Filipino or Tagalog? Is there really a difference? Sometimes, we just shrug this question off. It's easy to say these two don't have a difference since native speakers of these languages will not be strangers when they talk. They will understand each other completely.
But technical translations demand more literal transfers. Consequently whether to use Filipino or Tagalog becomes a conscious question.
The following are not rules but options:
When source words are without exact equivalents in Tagalog, here is where Filipino becomes useful. In a sense, one often resorts to using Filipino when "pure Tagalog" expressions can't be found. A translation therefore cannot be purely Filipino or Tagalog, because there is yet no clear line that distinguishes one from the other.
Tagalog is not a dialect but a major language in the Philippines. Within the Tagalog region, there are many dialects such as the variations found in Nueva Ecija, Bulacan, Mindoro, Palawan, Quezon, Rizal and Batangas provinces. Ninety percent of native Tagalog speakers are born and bred and grew up in these provinces.
Filipino is based on Tagalog. Without Tagalog, I doubt if there will ever be a clear identification of the Filipino language. On second thought, maybe, Filipino will be based on Cebuano, or Ilocano, or Hiligaynon, or Bicolano which are also major languages. Some Cebuanos are sometimes jealous because majority of the so-called Filipino words and expressions are actually Tagalog. But in Davao, Cebuano is mixed liberally with Tagalog, and this probably accounts for the difference between Cebuano and the so-called Cebuano-Davao.
Filipino or Tagalog? Some Suggested Differences
for the Translation of Technical Documents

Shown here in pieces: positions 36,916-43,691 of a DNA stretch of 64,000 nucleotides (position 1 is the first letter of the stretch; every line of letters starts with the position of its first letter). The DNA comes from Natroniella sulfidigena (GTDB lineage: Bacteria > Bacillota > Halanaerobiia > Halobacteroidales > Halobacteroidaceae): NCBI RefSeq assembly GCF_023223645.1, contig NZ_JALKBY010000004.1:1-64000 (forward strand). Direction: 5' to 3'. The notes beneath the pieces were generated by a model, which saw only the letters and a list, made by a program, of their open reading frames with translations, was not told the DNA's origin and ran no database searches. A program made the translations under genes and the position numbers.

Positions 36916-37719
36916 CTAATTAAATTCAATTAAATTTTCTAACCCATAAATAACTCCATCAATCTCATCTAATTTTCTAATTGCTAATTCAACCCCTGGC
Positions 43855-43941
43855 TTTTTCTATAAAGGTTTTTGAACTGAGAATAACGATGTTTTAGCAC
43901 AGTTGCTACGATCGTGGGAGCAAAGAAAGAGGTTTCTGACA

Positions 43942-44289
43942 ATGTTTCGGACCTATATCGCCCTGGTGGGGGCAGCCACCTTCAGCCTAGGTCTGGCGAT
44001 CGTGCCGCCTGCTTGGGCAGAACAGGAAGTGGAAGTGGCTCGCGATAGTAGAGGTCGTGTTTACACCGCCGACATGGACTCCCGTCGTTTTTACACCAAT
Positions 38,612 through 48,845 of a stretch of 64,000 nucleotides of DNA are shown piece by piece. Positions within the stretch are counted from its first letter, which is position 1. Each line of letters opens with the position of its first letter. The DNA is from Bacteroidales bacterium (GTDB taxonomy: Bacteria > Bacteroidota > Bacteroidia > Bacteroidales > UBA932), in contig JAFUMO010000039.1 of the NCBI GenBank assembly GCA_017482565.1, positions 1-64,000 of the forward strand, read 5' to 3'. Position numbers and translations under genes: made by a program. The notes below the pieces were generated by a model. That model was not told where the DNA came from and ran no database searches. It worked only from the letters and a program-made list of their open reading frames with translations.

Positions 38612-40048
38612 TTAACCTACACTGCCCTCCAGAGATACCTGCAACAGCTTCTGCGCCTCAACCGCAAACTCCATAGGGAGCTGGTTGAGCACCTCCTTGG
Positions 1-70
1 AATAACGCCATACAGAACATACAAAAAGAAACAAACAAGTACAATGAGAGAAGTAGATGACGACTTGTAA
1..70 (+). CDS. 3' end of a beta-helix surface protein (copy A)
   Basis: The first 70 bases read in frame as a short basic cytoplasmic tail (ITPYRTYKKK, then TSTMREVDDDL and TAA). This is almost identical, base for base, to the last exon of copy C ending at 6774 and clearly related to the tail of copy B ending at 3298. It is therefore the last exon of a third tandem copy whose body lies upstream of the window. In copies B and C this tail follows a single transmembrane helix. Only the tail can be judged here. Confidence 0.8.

"Filipino" incorporates more words and borrowings from other major Philippine languages including Visayan, Ilocano, Bicolano, Ilongo, Waray, Kapampangan, Pangasinense, Maranao, and also from languages outside the Philippines. But remember that "Tagalog" has borrowed words and expressions from Spanish, English, Chinese, Malay and others. As an accepted practice, what has already been borrowed and in use widely in the Tagalog region for a long time can be safely categorized as Tagalog, but new borrowings and word-mixes can be identified as Filipino. The origin of these Filipino or Tagalog words can't always be determined, but academicians, writers, and other word-crafters, invent new words in order to accommodate the fast pace of world events, pop culture and new media. Most expressions, need to be "Filipinized" using Filipino rules of spelling.
Filipino and Manila Tagalog
Most Tagalog native speakers (even with their dialect variations) can translate into Filipino if they know these differences, but I strongly believe that there is a lesser number of Filipino language speakers (Tagalogs, Ilocanos, Bicolanos, Cebuanos, Warays, Kapampangans etc.) who can translate fluently into "strictly" pure Tagalog. (Some will ask, "Is there such a thing as pure Tagalog?")
Filipino is heard mostly in Manila where Filipinos of different Philippine ethnic origins and languages merge. In Manila, foreigners who are armed with their knowledge of pure (?) Tagalog will eventually lose their acquired fluency in this language since more people will prefer to speak to them in English or Taglish anyway (even if they are Germans, or Italians, or Japanese or Koreans).
Or when a tourist travels around the non-Tagalog provinces and speaks in her learned Tagalog, those she talks to will probably respond to her in a mixture of their local language and some Filipino. Everybody in the Philippines who goes to public or private school is mandated to learn Filipino; that is, whatever his or her ethnic origin. This mandate naturally yields combinations of inter-regional expressions brought about by language adjustments. The resulting Filipino or Tagalog expressions further enrich the language and make it even more useful around the country.
Whether to translate into Filipino or Tagalog becomes an issue only when there's a strict demand to use one or the other.